On Sunday, I purchased a Nintendo Wii. It wasn’t for me. My girlfriend, celebrating her thirtieth birthday, wanted the game system as a gift.
Not knowing much about the current state of demand and supply for the game consoles and assuming any frenzy ended with the past holiday season, we went shopping on Saturday. Our first stop was the nearby Toys R Us.
They had none in stock, but there were laser-printed signs all over the store indicating they expected a shipment of Wiis in the next day, in addition to some kind of Pokemon thing. I couldn’t help thinking that this really wasn’t my kind of game.
We stopped into other stores, including Circuit City and Best Buy, but no Nintendos could be found. Best Buy would have them in the next day like Toys R Us, but no one at Circuit City seemed to have any information about their next shipment.
After confirming for the third time that my girlfriend was positive this was what she wanted for her birthday, we decided to head to Toys R Us on Sunday before the store opened.
When we arrived, there was a long line of eager would-be customers waiting at the door. A few people at the head of the line had blankets and chairs. They must have been there for hours, if not overnight. I had no idea demand was still so high for these devices.
As we arrived in line about 30 minutes before the doors opened, a store employee handed us a number (64), which guaranteed us a Wii. By the time the store opened, they were turning people away.
After the line moved inside the store, it still took another half hour before we’d enter the game section of the store and head to the counter to turn in our numbered slip and claim the prize. While in line, the girls behind us (numbers 65 and 66) were on the phone with their friends, talking about whether they could create an eBay account to sell the consoles online to those unable to purchase one in person, theoretically for a nice profit.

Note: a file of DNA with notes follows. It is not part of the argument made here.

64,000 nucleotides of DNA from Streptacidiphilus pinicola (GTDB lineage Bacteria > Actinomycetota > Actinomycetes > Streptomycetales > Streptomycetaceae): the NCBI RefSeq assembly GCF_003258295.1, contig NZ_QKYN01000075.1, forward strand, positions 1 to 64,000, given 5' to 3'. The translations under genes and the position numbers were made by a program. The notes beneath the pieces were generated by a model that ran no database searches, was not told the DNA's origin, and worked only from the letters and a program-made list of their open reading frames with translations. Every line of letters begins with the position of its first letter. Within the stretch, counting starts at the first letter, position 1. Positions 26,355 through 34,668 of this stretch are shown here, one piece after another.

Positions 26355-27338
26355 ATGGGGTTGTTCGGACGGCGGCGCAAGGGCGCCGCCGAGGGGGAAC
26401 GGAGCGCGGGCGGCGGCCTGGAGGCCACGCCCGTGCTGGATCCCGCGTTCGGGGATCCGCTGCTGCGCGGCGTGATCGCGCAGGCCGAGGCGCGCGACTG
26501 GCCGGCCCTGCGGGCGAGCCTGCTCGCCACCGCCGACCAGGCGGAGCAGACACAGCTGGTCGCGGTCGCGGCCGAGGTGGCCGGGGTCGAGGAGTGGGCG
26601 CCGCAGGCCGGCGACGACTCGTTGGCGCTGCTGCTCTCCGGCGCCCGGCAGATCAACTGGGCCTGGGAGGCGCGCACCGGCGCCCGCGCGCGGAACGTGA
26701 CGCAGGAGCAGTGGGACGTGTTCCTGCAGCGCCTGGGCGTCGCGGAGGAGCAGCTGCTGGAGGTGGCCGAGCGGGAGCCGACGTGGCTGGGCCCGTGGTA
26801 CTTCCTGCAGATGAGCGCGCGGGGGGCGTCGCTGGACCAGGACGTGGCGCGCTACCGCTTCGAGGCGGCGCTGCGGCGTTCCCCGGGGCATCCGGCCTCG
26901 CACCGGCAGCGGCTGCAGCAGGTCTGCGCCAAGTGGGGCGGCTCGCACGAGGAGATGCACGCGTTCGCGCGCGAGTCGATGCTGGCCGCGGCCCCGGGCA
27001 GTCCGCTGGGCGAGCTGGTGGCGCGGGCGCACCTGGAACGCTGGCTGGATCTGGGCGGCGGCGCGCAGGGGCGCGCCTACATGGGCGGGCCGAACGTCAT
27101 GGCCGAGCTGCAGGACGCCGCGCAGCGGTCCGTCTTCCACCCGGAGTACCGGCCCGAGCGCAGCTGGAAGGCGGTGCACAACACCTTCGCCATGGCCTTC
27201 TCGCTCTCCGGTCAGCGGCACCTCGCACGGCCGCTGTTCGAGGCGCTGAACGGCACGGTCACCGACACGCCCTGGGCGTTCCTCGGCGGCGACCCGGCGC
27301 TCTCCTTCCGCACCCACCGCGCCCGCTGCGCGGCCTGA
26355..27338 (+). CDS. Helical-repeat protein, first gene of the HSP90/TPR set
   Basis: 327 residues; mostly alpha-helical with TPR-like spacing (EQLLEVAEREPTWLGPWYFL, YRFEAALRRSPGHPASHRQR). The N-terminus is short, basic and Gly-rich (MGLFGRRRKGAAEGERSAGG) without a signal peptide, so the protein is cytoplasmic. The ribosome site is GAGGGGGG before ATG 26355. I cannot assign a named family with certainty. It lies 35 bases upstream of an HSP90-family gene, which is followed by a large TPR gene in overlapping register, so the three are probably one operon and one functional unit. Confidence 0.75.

These girls were on their way back to Connecticut, saw the line at the Toys R Us, and got sidetracked. While we were on line, one lied to her father on the phone by telling him they had just stopped for coffee and were getting back on the road.
A quick search of eBay reveals that recently auctioned consoles are selling anywhere from $270 to $320 plus shipping. The regular price is $249, so I guess demand is still rather high.
Toys R Us was sold out of the new Zelda game, which I would have liked for myself. The only extra we opted for was an additional controller. Game systems used to come with two controllers, but someone discovered they can make more money by selling them separately.
After getting the system hooked up — we decided not to wait for my girlfriend’s actual birthday next Saturday — we played the bundled sports game. It was interesting, and it took a few times to get used to the motion-sensitive controller. We connected the Wii to the Internet and downloaded a classic NES game, Super Mario Brothers.
That classic game seems to be the winner so far. If you take the Wii’s strange remote-control-looking controller and turn it sideways, it vaguely resembles the original NES controller, and that’s how it is used in the game.
We were discovering “warp zones” I forgot existed, and my girlfriend was able to do that 100-free-lives trick with the turtle guy on the blocks. You know what I’m talking about.
Updated May 26, 2009 and originally published April 24, 2007. If you enjoyed this article, subscribe to the RSS feed or receive daily emails. Follow @ConsumerismComm on Twitter and visit our Facebook page for more updates.